Tag Archives: cannon carriages

Cannons and Carriages – Added Details

In my last post, I wrote about the cannons and carriages I purchased from The Lumberyard for use on the Colonial Schooner Independence. Since then, I’ve assembled a whole new set of carriages and added a number of details in the process. Specifically, I’ve added the carriage bolts, trunnion locks, ringbolts, eye bolts, and various other bolts, added quoins (the blocks used to hold the cannon in proper elevation, and axle pins.

The job isn’t perfect, but it was my first attempt at detailing gun carriages, and for this model, I think they’ll work out rather well.

 

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All the additions were hand made with the exception of the handle for the quoin block, which is simply a small belaying pin – BlueJacket part number 119. I left it bright brass figuring that it will tarnish soon enough, turning a yellowish-brown.

The trunnion locks were made from brass strip, but everything else was made from steel wire or steel pins. The ringbolts were made from 24 gauge black annealed steel wire.

If you recall a few posts back, I discovered a product called Stainless Steel Black from a company called Caswell. Well, this stuff worked great on all the metal parts shown here, though I used BlueJacket’s Pewter Black metal toner for the cannon barrel, though I did then coat it with Caswell’s sealer that came with my stainless steel blackening product.

The axles were a bit tricky to drill out for the pins, but it just took some care and the using up of one of the spare carriages.

A few months back, on the recommendation of a fellow ship modeler (a VERY good one) I bought one of those cheap mini drill presses that showed up en masse on the Internet about a year ago – the green ones with the variable speed dial and imported from China that retail for under $70. Works very well, I must say, and I used this with a #73 drill to make the holes in the axles.

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Anyway, it took quite a number of hours to do all the work on the cannons. It kind of surprised me at how long it took to do the work, but it shouldn’t. Lots of steps, but they came out looking pretty nice – Even more so when they’re on the deck of the ship.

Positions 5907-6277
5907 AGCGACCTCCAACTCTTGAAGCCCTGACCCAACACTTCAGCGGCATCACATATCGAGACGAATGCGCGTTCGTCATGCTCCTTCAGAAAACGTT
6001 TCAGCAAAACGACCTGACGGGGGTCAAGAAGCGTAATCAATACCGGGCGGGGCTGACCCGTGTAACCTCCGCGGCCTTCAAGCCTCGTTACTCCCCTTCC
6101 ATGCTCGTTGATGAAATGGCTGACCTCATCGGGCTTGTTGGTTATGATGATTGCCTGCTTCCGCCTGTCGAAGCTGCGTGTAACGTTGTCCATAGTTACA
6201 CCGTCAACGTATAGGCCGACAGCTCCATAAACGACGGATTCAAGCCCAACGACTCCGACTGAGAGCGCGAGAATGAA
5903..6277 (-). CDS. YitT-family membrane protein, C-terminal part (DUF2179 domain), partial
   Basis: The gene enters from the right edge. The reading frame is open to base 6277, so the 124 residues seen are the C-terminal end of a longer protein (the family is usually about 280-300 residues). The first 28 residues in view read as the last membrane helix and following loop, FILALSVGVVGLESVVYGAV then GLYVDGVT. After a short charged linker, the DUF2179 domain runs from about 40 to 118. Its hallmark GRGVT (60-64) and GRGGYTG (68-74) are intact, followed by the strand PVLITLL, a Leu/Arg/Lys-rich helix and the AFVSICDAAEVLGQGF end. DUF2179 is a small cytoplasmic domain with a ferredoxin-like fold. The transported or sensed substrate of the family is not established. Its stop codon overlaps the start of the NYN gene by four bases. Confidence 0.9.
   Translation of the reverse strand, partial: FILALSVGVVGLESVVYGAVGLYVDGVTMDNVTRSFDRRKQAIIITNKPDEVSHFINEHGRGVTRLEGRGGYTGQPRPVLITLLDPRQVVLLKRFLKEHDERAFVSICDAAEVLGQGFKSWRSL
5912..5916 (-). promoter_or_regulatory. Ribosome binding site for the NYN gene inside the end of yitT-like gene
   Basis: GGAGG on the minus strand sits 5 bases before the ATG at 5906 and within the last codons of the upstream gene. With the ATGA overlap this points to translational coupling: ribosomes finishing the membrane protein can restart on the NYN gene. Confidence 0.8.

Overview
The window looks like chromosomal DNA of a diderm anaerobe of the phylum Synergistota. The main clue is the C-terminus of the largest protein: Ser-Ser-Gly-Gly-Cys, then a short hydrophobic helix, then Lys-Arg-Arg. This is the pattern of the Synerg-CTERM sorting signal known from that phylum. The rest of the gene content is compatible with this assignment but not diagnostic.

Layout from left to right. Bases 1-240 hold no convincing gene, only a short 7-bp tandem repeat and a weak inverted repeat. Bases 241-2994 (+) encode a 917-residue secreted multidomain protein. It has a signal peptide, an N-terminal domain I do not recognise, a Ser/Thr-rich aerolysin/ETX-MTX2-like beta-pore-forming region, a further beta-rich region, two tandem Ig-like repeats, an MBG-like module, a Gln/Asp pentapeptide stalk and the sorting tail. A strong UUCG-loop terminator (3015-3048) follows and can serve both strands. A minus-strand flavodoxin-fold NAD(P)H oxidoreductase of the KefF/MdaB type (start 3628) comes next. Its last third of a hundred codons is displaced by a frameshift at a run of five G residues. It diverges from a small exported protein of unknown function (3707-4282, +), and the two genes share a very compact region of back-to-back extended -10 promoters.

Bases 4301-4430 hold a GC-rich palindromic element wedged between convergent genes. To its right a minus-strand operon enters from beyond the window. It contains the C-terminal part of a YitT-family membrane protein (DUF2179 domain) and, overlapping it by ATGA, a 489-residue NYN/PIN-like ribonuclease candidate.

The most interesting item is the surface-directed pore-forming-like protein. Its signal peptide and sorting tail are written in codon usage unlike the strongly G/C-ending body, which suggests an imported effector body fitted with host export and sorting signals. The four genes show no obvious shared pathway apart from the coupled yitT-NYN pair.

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Cannons and Carriages

For my Colonial Schooner model, I really didn’t like the quality of the cannon barrels provided. They’re turned brass, but they hardly resemble anything that looks real cannons. Various kit manufacturers make cannon barrels, but usually the selection is very limited and, often times, the accuracy of detail still leaves much to be desired. Luckily, there is The Lumberyard for Model Shipwrights.

The Lumberyard is best known for providing wood for ship modeling and for the timbering sets they sell for Harold Hahn style models. These are the somewhat stylized, framed, scratch-built models that are constructed inverted on a building jig. The Lumberyard’s sets include the plans, all the necessary wood in a mix of species, a laser cut building jig and a selection of important laser cut parts.

But, when it comes to cannons, The Lumberyard has a nice selection in both cast britannia pewter and CNC turned acrylic. The company also carries laser-cut gun carriages that come in sets of four on a sheet of cherry wood.

 

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Pewter barrels blackened with Bluejacket’s Pewter Black solution

Cannons and carriages are identified by the poundage of shot and model scale. Unfortunately, the product line is limited to 3/16″ = 1′ (1:64) and 1/4″ = 1′ (1:48), and not all shot sizes are available in both scales. But, even if you’re working in other scales, you might be able to find something that will work for you.

I haven’t purchased the acrylic cannon barrels, but I have ordered several of the pewter ones and they’re pretty nice. The trunnions are cast below the centerline, which is very nice. The barrels come slightly blackened, looking somewhat grayish. I used a product called Pewter Black that BlueJacket sells and that made them black black. The trunnions themselves are long, allowing you to file them down to fit whatever carriages you’re using. The casting detail is good, but I wish that whoever is doing the actual casting was able to not compress the molds so much as the barrels you get are sometimes noticeably flattened. With some castings, this is more apparent than others, and the first set of 1/4″ scale 1/2-pounder swivel guns I bought looked like “road kill”, but ones I’ve gotten since are considerably better looking. Anyway, given The Lumberyard’s customer support, I think they’d happily replace them if you have a problem with them.

As for the gun carriages, which are sold separately, these are very nice. The main problem with them is that the builder is apparently expected to provide his or own set of construction plans as none are included with the carriage sets. But, all gun carriages are pretty much the same, so once you’ve built one, you’ll have it figured out for the next time.

I’m not sure about what period these carriages are supposed to represent or what nationality, but the 6-pounder carriages I bought for my Colonial Schooner seemed a bit on the large size for the barrels. Still, compared to what was in the kit and to available alternatives, they look pretty darned good.

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The Lumberyard’s cannon carriages come 4 to a sheet.

 Overall, I think The Lumberyard is a good source for your naval artillery needs. Just be patient with the shipping. I don’t know if they have a supply of them in-house or if they make them as they’re needed or if another company makes the barrels for them, but it can take a couple weeks to get an oder shipped from The Lumberyard, so you just have to be a little patient and order in advance of your needs.